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Labour Unrest Among First World War Female Workers in the UK

Discussion in 'Military History' started by The_Historian, Oct 12, 2017.

  1. The_Historian

    The_Historian Pillboxologist

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    Love this article, especially the bit about the two women getting sacked for wearing trousers outside work!
    "On 30 September 1916 ‘between 2,000 and 3,000 of the women employees of the Lancaster National Projectile Factory struck work as a protest against the dismissal of a girl. The girl had been dismissed because of misbehaviour with a male employee, who, however, had been allowed to remain in the factory.’ The Ministry of Labour reported they ‘anticipate the possibility of further trouble.’
    As my colleague Chris has previously demonstrated, the First World War brought unique, if limited, gains to women in the labour movement. Women appear to have developed a stronger understanding of their own labour rights and many were able to use the arbitration systems and government edicts on equal pay to protest against unfair treatment.
    However, other methods also became necessary. Even in the patriotic climate of war, many women turned to striking.
    Our records document a significant number of intriguing, small-scale, self-organised strikes by female workers over a diverse range of issues. Women’s strikes are surprisingly common with one report noting that the women were ‘jumpy’ and might strike again at any time, and another observation attributing the labour unrest in London to ‘nervousness’ caused by air raids.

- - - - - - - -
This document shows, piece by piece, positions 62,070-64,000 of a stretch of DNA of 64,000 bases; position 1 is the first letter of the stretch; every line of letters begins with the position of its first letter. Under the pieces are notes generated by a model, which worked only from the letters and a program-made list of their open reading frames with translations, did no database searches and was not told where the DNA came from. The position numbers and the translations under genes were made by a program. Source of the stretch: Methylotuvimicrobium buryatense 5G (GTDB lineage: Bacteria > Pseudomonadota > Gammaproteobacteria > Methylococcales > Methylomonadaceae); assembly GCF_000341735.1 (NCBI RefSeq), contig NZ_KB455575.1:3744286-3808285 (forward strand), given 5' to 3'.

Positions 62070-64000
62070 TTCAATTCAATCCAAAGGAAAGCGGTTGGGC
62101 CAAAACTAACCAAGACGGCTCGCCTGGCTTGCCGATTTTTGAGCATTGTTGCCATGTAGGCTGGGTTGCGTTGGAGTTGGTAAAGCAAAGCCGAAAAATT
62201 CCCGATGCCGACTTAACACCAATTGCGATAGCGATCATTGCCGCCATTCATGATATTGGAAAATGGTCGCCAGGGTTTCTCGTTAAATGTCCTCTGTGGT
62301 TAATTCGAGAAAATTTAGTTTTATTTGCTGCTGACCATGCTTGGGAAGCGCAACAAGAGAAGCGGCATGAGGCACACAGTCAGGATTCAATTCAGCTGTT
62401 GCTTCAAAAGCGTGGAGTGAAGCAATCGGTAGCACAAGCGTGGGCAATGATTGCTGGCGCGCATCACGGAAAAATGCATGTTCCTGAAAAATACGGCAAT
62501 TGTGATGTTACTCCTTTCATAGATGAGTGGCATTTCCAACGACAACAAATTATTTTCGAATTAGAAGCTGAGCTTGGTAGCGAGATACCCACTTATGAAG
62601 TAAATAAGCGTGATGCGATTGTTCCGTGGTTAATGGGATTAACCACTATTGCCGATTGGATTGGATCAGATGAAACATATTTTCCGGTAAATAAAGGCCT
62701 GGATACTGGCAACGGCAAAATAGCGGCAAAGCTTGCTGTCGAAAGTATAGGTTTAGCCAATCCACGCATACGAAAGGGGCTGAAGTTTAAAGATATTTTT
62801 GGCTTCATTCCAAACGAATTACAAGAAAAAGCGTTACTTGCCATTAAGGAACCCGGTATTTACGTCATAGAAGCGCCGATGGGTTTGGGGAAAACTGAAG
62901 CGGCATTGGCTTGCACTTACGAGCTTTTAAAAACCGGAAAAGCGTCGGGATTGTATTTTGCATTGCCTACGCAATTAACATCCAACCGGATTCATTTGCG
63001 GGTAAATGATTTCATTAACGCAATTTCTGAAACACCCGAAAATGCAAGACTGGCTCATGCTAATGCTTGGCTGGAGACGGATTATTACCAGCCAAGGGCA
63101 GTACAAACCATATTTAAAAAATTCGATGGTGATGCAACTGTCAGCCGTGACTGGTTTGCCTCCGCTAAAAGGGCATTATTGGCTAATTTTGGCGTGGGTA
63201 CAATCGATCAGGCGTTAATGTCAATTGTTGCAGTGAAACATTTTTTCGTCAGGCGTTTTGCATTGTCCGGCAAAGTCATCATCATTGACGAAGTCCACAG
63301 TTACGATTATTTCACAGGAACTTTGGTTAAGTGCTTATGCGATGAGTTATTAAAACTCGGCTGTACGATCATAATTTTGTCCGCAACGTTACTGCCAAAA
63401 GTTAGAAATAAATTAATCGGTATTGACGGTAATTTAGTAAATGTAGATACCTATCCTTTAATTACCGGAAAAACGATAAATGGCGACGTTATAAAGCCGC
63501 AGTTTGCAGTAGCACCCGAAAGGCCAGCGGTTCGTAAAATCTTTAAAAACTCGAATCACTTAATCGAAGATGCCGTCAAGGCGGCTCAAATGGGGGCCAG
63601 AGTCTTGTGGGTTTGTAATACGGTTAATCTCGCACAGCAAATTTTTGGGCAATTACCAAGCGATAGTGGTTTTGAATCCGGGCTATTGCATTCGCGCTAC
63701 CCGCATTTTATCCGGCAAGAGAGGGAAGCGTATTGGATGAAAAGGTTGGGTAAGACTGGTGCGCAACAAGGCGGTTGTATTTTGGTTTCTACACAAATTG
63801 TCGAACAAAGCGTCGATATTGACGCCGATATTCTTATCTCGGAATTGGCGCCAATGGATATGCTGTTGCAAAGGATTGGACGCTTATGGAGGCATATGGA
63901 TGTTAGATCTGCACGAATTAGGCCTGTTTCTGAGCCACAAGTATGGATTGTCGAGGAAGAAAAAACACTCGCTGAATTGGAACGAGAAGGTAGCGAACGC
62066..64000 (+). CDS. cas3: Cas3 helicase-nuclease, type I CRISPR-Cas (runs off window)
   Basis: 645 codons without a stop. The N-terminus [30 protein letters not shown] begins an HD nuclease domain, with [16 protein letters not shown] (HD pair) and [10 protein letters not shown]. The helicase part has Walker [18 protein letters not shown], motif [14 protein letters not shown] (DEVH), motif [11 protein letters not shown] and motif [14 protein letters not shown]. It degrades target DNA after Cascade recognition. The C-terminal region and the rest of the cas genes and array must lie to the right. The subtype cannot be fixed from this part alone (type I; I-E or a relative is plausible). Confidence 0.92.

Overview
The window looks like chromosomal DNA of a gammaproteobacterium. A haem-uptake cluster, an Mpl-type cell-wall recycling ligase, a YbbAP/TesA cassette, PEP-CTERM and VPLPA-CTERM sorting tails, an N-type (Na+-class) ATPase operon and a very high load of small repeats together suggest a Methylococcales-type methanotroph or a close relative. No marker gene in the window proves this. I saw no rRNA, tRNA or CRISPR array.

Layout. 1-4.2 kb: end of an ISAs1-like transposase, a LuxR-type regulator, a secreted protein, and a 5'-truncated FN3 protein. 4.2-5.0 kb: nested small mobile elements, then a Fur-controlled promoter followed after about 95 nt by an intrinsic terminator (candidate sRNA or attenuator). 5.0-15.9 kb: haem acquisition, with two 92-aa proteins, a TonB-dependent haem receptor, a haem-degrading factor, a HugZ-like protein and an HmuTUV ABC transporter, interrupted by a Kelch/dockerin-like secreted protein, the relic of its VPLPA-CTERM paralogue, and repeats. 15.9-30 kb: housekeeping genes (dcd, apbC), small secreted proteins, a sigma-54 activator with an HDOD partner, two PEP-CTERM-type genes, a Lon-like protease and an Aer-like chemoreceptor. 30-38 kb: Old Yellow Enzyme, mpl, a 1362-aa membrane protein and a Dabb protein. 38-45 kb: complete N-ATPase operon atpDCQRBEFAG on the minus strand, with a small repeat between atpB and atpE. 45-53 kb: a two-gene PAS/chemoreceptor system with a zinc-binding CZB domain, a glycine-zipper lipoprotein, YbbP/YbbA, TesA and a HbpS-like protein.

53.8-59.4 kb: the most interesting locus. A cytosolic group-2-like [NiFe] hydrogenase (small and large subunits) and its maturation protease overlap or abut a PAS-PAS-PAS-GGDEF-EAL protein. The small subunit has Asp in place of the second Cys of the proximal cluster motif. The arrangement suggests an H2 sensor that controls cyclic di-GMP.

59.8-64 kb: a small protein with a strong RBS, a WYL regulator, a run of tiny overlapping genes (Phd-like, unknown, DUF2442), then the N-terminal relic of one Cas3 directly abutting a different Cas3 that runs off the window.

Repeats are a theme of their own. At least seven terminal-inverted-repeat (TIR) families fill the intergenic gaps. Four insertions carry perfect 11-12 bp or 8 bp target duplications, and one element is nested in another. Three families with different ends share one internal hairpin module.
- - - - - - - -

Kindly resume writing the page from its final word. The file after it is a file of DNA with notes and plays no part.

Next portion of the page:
The entries in the Ministry of Munitions digests (MUN 2) are frustratingly brief but capture the essence of why a group of women, or men, were striking. The types of strikes that can be found in the digests are hugely varied in both size and motivation. Several entries provide an idea of the different types of industrial action that were taking place across the country.
    I’m going to look at a selection of types of strikes – particularly those outside the issue of equal pay that were the focus of our last blog post."
    Striking women: labour unrest among First World War female workers | The National Archives blog
     
    Mutley likes this.
  2. Mutley

    Mutley Active Member

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    Thanks for posting. Its always been a disappointment to me not being able to find out what my Gran and her sister's were doing during WW1. Always a shame the women's records are so few and far between.
     

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